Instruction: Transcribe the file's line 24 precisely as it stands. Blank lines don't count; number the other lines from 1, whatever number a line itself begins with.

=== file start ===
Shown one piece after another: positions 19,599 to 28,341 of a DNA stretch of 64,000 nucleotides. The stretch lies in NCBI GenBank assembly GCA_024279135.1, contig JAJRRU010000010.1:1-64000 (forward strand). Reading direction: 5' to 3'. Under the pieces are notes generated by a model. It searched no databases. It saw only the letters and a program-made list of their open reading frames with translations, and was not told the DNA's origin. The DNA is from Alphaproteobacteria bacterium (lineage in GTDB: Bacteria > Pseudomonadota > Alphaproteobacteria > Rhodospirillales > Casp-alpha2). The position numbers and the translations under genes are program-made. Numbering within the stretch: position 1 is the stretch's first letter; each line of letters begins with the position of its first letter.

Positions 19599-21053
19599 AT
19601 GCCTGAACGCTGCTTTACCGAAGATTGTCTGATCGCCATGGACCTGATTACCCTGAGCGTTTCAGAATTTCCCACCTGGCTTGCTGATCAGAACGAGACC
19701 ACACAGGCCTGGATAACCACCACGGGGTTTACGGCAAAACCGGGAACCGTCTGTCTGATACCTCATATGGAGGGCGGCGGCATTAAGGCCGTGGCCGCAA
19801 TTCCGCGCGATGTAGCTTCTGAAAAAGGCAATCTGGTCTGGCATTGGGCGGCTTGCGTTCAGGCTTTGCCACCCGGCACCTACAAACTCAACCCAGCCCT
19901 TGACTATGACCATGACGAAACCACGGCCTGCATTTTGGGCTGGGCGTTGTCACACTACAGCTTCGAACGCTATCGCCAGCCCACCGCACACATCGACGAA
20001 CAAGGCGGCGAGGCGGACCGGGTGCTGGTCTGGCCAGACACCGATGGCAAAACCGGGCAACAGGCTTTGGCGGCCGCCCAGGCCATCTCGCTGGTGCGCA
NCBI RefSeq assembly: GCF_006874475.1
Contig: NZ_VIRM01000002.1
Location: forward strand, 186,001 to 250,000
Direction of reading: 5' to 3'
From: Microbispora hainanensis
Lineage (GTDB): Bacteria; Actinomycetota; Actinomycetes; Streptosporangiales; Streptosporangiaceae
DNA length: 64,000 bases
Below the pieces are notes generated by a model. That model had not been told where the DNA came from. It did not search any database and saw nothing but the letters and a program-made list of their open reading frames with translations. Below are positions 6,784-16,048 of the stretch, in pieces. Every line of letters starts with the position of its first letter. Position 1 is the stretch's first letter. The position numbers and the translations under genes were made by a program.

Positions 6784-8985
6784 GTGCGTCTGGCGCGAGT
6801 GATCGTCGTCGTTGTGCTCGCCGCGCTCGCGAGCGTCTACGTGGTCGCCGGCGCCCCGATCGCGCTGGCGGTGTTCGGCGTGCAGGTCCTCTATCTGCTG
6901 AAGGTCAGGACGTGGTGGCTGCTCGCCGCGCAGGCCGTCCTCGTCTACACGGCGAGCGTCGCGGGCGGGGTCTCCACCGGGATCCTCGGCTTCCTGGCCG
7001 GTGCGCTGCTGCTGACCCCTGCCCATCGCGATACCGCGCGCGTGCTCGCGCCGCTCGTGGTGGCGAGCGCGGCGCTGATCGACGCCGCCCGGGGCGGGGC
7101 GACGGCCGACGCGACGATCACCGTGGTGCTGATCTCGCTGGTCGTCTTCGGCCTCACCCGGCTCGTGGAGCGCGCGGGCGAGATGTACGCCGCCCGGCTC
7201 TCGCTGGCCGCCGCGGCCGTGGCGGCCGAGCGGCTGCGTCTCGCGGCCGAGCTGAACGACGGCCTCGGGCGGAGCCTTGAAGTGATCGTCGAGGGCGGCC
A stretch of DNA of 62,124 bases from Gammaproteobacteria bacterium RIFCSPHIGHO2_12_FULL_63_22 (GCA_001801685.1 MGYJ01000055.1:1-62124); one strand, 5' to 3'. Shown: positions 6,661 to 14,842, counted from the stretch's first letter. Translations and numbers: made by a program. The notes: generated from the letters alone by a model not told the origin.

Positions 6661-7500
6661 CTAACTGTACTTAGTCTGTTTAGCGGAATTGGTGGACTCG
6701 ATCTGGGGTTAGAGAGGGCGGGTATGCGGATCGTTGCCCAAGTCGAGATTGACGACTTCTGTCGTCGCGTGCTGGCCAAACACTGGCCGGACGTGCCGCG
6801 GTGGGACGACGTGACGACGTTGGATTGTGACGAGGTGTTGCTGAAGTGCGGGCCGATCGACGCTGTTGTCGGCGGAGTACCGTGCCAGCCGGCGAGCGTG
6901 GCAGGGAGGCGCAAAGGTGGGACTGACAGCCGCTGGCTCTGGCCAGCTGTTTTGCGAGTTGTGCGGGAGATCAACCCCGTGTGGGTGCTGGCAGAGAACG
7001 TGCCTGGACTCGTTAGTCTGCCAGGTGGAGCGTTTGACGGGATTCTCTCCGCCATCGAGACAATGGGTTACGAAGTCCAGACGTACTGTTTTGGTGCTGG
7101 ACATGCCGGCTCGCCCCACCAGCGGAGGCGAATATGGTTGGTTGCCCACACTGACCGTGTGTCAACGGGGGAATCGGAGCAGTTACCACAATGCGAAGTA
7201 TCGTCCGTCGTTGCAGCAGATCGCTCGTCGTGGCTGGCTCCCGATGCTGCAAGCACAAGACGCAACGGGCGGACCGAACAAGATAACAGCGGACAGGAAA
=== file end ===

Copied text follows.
A stretch of DNA of 62,124 bases from Gammaproteobacteria bacterium RIFCSPHIGHO2_12_FULL_63_22 (GCA_001801685.1 MGYJ01000055.1:1-62124); one strand, 5' to 3'. Shown: positions 6,661 to 14,842, counted from the stretch's first letter. Translations and numbers: made by a program. The notes: generated from the letters alone by a model not told the origin.